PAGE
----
We believe that the percentage of a portfolio invested in various asset classes such as stocks, bonds, and cash investments is the most important factor of the return and long-term performance of a broadly diversified portfolio. Our asset allocation strategy engages in limited market- timing.
- Gross return minus costs (expense ratios, trading and taxes) equals net return. Every dollar paid for management fees, trading costs, and taxes is a dollar less of potential return for clients. Cost-effective implementation is a “win-win” for our clients.
Given the importance of selecting an asset allocation, it’s also vital to maintain that allocation through time. Portfolios tend to drift over time from their target allocations due to the varying returns of different asset classes. The goal of a rebalancing strategy is to minimize risk, rather than maximize return.
- Whether the markets have been performing well or poorly, we strive to help our clients cut through the noise they hear on a regular basis, noise that often suggest to them that if they’re not making changes in their investments, they’re doing something wrong. Market performance and headlines change far more often than our clients’ objectives. We strive to add value to our client relationships by not reacting to the ever-present investment noise and sticking to the plan.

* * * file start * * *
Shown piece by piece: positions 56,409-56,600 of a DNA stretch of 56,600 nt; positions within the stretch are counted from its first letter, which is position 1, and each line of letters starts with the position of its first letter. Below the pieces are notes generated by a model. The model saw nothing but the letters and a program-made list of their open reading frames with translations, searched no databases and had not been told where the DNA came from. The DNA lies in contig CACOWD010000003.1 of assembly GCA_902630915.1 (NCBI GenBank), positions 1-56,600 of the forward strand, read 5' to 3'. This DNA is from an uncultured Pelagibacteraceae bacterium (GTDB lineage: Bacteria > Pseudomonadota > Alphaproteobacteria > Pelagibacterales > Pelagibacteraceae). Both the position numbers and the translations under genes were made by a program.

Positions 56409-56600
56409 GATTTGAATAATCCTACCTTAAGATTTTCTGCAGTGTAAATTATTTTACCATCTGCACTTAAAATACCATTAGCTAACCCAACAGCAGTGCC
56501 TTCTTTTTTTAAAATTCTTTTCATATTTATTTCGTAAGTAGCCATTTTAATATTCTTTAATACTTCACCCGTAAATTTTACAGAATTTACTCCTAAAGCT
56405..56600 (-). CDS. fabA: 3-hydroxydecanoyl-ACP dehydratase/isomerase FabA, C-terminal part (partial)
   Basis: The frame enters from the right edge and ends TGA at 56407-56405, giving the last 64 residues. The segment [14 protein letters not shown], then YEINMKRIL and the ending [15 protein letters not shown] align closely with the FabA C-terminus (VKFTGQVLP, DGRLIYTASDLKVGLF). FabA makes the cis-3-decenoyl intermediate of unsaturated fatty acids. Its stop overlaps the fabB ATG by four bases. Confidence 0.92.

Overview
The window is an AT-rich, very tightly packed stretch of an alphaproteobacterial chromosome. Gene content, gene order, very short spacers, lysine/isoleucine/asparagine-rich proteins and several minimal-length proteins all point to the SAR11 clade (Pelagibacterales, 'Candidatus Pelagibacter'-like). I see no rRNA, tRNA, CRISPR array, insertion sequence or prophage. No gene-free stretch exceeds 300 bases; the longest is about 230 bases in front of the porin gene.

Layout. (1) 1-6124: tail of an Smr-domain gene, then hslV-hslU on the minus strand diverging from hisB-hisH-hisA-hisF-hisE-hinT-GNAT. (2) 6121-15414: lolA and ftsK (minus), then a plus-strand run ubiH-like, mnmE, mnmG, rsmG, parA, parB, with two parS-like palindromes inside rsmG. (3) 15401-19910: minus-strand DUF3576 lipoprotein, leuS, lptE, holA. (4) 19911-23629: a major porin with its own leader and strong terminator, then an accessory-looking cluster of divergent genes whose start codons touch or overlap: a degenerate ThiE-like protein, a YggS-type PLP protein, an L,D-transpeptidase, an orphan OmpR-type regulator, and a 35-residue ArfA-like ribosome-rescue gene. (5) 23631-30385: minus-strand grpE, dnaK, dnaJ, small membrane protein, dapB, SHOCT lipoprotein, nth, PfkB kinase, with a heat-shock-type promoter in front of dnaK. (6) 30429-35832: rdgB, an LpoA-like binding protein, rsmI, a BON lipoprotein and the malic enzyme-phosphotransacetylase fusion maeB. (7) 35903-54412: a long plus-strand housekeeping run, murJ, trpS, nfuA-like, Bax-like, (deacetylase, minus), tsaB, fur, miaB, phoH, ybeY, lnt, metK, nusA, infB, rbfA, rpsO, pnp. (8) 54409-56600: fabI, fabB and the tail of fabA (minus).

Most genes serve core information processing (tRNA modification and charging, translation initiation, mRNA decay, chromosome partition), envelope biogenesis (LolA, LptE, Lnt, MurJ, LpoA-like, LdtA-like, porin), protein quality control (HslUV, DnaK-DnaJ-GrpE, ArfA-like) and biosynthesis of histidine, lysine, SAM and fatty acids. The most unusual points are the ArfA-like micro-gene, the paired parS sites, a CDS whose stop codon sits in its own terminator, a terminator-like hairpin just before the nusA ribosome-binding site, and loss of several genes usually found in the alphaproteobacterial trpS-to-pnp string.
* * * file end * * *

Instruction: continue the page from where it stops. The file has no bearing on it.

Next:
The allocation of assets between taxable and tax-advantaged accounts is a tool that we use to add value to our clients’ portfolios each year. We expect the benefits of asset location to compound through time.
With the retiree population on the rise, an increasing number of clients are facing important decisions about how to spend from their portfolios. The multiple account types held by clients can make matters complicated. We aim to implement informed withdrawal-order strategies that can minimize the total taxes paid over the course of our clients’ retirement, thereby increasing our clients’ wealth and the longevity of their portfolios.
Historically, retirees holding a diversified portfolio of equity and fixed income investments could have easily lived off the income generated by their portfolios. Unfortunately, that is no longer the case. With yields on balanced and fixed income portfolios at historically low levels, the value of advice has never been more critical for retirees.